Whidbey Island Travel-Pacific Northwest-Take a Ferry Ride

Downtown to the Wilderness

Seattle to the Pacific Coast

Starting from Elliot Bay to Longview, WA

Using the Big Wheel on the pier as a reference for the starting point we head East then Southwest to Longview Washington along the Pacific coast. The floating bridge is a big attraction leading out of downtown. After an hour or two the wilderness to the coast seems endless in the morning mist. Eventually the coast and lighthouses signal the rocks below. Then back home to my friends on the back deck. Thanks for riding along.  A day trip to the coast only takes a couple of hours. Be well my friends and take a mental vacation.

photos by: shaneFx

Architecture Samples from the files of shaneFx

Samples from the Architecture Files

I have always enjoyed architecture. One of my favorite subjects from school.

Lines, Angles and Curves.

 

 

Chihuly Museum of Glass, Tacoma, Thea Foss Waterway

Foss Waterway, Tacoma, WA

The Museum of Glass

Foss Waterway Bridge

Thea Foss Waterway, Tacoma Bridge

Click Small Pictures to Enlarge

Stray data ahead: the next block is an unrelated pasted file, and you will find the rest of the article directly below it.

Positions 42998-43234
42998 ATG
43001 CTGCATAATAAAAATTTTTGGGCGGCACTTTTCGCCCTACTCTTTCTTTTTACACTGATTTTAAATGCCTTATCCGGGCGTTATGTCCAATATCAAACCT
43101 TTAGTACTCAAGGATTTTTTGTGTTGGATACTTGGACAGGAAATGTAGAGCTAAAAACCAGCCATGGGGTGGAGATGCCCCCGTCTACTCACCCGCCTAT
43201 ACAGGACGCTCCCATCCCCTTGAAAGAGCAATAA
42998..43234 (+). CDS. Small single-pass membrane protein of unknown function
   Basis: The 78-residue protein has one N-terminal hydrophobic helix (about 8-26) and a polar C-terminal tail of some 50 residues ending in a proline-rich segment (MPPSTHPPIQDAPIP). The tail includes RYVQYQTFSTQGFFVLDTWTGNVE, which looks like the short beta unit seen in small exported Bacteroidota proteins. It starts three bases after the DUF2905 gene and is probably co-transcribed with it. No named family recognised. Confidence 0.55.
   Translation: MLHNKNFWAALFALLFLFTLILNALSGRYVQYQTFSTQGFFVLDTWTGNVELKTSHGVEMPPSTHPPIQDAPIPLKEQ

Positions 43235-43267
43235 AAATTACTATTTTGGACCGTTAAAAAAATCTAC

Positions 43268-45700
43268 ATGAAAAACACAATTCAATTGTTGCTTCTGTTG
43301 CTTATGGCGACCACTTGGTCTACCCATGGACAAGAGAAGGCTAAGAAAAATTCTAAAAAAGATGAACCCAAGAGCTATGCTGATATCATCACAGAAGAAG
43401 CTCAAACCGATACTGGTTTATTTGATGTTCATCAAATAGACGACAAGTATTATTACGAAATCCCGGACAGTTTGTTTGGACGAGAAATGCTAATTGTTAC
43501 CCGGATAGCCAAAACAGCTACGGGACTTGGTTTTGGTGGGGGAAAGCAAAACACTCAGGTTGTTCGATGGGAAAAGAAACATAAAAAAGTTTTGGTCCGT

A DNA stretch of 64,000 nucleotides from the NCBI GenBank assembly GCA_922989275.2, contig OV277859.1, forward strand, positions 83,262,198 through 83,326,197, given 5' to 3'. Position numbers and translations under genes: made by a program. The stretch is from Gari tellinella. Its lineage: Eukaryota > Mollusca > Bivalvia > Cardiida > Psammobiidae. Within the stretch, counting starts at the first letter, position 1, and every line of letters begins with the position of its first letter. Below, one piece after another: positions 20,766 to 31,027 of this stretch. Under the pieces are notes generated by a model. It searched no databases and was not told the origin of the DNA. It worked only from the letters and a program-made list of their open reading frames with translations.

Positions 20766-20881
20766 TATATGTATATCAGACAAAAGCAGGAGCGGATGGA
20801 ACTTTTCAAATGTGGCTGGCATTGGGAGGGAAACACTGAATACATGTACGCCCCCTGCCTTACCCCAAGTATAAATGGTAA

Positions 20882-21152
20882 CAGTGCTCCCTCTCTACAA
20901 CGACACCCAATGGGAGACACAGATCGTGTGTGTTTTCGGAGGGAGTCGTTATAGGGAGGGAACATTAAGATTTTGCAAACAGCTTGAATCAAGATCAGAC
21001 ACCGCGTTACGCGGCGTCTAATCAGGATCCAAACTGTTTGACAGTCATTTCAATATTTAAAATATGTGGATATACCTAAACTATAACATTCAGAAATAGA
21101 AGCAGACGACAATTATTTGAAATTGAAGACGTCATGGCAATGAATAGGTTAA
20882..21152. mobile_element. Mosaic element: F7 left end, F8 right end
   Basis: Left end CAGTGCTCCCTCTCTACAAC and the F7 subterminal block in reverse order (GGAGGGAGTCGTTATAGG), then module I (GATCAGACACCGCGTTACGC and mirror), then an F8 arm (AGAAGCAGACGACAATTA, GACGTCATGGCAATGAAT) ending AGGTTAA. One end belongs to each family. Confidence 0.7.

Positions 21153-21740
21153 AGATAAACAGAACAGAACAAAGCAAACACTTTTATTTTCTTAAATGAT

Reflection Pond

Museum of Glass reflection pond.

Museum of Glass

In the background are the flats I’m stay at temporarily. Remodeling my house, so this is home for 6 months. Better get to work!

Tacoma Hot House

Steps to the Hot House.

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A new day

Cabo San Lucas, Mexico

One of my favorite places to kick back. Nothing formal here, nothing other than the great resorts. The grand structures are luxury. Most come for the slower life mixed with northern american touches. Sammy Hagar of the 1980’s rock band Van Halen owns Cabo Wabo Cantina.  (Click here for History of the Cantina)

( click here Google Map of Lands End Baja California)  Cobo is a tourist town, you can expect the trappings that go along with that part of the resort town atmosphere. The port town is small and informal. Best friends have a home there so it will always be special. The food was great, found a place the locals love, and it was amazing. You too will find them, but I’m not going to disclose their exact location for the sake of the local families. Learn a small bit of Spanish, you will be appreciated. The resorts are world-class.

Hearst Castle

Hearst Castle

Hearst Castle

Click for: Link to Official Web page.

WILLIAM RANDOLPH HEARST
(1863-1951)